Regrets on having Diverticulitis surg...

Regrets on having Diverticulitis surgery/colon resection?

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Since: May 12

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#1 May 21, 2012
Hello, I am new to this board. I have just had my third attack of diverticulitis in 4 years. I was in the hospital for 3 days on iv antibiotics and am now home feeling much better ( 90% pain free) and on a low residue diet.

All my doctors except my brother who is an Internist tell me to have the colon resection surgery before I have another attack and it is much more dangerous.

My brother believes that complications ( perforation, damage to surrounding organs, etc.) can occur with the surgery.

My question is this:

Has anyone regretted having the surgery and why?

Thank you!

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George

Bangor, ME

#2 May 21, 2012
My advice to you is to consider the complications that could arise if you don't have the surgery. This disease will not cure itself. Some can control it but all it will take is one bad attack with an abscess and/or perforation to ruin your whole day. You have to weigh all risks, and I would do this in consultation with a colo-rectal surgeon and not an internist--brother or not

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DianaL

United States

#3 May 21, 2012
I agree with George. There are several people I know who have been having bouts for years. They are afraid to have the surgery yet they are afraid of having another attack and being hospitalized, afraid to eat most foods and have been on endless rounds of antibiotics.

I had the surgery 6 months ago. I was back at the gym swimming at 2 months and running at three months. I have no upset stomach anymore, can eat what I like and have no fear.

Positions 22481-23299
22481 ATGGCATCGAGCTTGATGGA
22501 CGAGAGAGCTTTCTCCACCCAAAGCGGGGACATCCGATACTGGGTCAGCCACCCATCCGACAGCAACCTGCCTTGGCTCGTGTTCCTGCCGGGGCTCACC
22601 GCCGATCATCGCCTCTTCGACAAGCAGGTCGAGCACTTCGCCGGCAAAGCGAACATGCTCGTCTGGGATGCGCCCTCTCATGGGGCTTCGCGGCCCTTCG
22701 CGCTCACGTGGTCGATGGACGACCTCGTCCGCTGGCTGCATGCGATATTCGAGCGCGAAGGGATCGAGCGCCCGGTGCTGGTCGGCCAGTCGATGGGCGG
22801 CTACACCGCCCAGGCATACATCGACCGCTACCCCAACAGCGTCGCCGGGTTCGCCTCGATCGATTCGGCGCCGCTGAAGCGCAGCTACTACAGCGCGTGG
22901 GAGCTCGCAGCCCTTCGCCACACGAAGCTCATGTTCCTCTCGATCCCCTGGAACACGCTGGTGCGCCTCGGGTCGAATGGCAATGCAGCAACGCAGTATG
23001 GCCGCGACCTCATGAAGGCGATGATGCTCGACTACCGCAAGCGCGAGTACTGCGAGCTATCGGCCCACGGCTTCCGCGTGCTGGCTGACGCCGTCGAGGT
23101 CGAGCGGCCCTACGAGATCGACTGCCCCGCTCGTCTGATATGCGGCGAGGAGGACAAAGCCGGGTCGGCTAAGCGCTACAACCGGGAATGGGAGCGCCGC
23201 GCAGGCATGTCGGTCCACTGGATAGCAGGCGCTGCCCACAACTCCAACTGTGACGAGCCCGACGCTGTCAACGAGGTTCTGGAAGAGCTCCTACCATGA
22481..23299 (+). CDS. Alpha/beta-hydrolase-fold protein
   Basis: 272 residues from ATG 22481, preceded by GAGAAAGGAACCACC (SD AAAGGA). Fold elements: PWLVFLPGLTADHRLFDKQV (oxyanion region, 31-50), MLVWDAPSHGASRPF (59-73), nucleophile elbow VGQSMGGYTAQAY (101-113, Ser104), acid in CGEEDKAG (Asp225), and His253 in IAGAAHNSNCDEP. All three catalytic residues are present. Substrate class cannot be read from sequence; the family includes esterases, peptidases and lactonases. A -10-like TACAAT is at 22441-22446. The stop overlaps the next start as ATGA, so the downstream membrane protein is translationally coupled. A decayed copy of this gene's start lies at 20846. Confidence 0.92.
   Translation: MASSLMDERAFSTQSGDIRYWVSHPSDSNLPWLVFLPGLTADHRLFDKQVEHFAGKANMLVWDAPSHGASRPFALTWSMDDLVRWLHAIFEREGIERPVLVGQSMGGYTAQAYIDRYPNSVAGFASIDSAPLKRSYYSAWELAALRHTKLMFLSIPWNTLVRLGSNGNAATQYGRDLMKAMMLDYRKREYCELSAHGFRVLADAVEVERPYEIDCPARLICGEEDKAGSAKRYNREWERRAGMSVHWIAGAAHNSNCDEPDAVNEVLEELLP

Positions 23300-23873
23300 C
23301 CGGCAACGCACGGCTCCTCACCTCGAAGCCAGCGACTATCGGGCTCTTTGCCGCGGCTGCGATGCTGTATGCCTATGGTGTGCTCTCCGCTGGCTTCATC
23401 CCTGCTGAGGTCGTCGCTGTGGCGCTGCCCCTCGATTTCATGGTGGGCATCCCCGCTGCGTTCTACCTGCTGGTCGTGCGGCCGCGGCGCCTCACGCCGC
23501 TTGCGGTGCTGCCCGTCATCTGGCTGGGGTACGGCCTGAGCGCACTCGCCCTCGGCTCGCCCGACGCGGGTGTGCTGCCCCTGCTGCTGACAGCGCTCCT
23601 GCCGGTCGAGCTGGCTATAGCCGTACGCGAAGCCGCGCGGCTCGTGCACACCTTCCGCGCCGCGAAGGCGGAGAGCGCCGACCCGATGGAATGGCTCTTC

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Rose

North Hampton, NH

#4 May 22, 2012
I too felt that NOT having the surgery was infinitely more dangerous than having it. Every surgery has a small percentage of complications, but I don't see that as a reason to avoid it. I had my surgery a month ago and I feel completely fine. It's as if it never happened. I had it on Monday, home on Friday, a week at home recuperating, and back to work the following Monday. Granted I work at home in front of a computer, but I did my 32 hrs without any problem. I feel free. I don't have to worry about being sick, taking horrible pills, chancing a perforation or a colostomy after an emergency surgery. There is always someone who is a Negative Nellie. My husband had a gastric bypass for weight loss 3 yrs ago. You should hear the negative comments on THAT one. It did not deter him. He is now a 210 lb healthy man instead of a 350 lb man about ready to watch his health go down in decline (he's in his late 40s, was still healthy but for how much longer?). So I would do your own research, see a surgeon, gather the information on your own, and make your decision on your own. It IS really a very safe surgery from all the reading that I did. Even people who are pretty old can do fine. I decided that walking around with a constant infection could not possibly be good for my health, so I had to make the decision to move forward.

Since: May 12

Location hidden

#5 May 22, 2012
Rose wrote: